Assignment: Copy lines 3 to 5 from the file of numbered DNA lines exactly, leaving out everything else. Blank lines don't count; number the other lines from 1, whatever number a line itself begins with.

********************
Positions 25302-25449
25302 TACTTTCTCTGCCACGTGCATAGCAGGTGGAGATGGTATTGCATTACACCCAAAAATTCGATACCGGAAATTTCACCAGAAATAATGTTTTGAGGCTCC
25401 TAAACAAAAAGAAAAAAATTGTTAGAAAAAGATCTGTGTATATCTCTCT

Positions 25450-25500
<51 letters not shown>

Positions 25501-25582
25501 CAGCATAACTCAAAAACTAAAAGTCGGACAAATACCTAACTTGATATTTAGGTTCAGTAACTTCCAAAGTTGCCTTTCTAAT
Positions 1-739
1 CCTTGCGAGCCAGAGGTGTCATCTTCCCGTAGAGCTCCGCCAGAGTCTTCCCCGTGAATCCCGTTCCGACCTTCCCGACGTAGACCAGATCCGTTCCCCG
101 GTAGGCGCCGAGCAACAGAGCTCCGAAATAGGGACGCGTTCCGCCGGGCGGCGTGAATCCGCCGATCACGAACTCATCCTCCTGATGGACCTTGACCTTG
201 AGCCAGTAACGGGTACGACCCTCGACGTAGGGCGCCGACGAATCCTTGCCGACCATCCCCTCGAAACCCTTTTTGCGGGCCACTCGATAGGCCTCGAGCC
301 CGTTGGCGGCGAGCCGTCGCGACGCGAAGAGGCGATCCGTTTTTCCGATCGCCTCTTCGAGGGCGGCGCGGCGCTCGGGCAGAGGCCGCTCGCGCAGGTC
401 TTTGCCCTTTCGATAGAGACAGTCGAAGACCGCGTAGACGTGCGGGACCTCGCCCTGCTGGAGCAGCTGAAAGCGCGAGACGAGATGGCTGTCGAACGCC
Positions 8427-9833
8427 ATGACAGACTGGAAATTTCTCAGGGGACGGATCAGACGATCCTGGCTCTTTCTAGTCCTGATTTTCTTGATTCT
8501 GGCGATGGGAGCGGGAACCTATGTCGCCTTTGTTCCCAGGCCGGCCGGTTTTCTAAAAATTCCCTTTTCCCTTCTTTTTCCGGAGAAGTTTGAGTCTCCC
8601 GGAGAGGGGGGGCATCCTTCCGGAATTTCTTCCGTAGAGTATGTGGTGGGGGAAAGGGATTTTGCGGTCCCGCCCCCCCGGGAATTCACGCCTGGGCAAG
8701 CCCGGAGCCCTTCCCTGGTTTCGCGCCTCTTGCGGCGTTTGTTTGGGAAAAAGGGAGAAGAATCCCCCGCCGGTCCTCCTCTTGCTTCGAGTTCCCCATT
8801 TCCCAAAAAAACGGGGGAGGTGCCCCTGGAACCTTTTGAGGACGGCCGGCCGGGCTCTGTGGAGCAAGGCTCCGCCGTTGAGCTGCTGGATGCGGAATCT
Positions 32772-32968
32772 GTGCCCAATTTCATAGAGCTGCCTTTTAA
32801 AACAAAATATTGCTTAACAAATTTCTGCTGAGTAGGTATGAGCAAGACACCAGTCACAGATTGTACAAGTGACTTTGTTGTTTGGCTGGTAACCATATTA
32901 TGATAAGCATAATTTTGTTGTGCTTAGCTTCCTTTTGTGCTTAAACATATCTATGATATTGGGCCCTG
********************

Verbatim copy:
25401 TAAACAAAAAGAAAAAAATTGTTAGAAAAAGATCTGTGTATATCTCTCT

Positions 25450-25500
<51 letters not shown>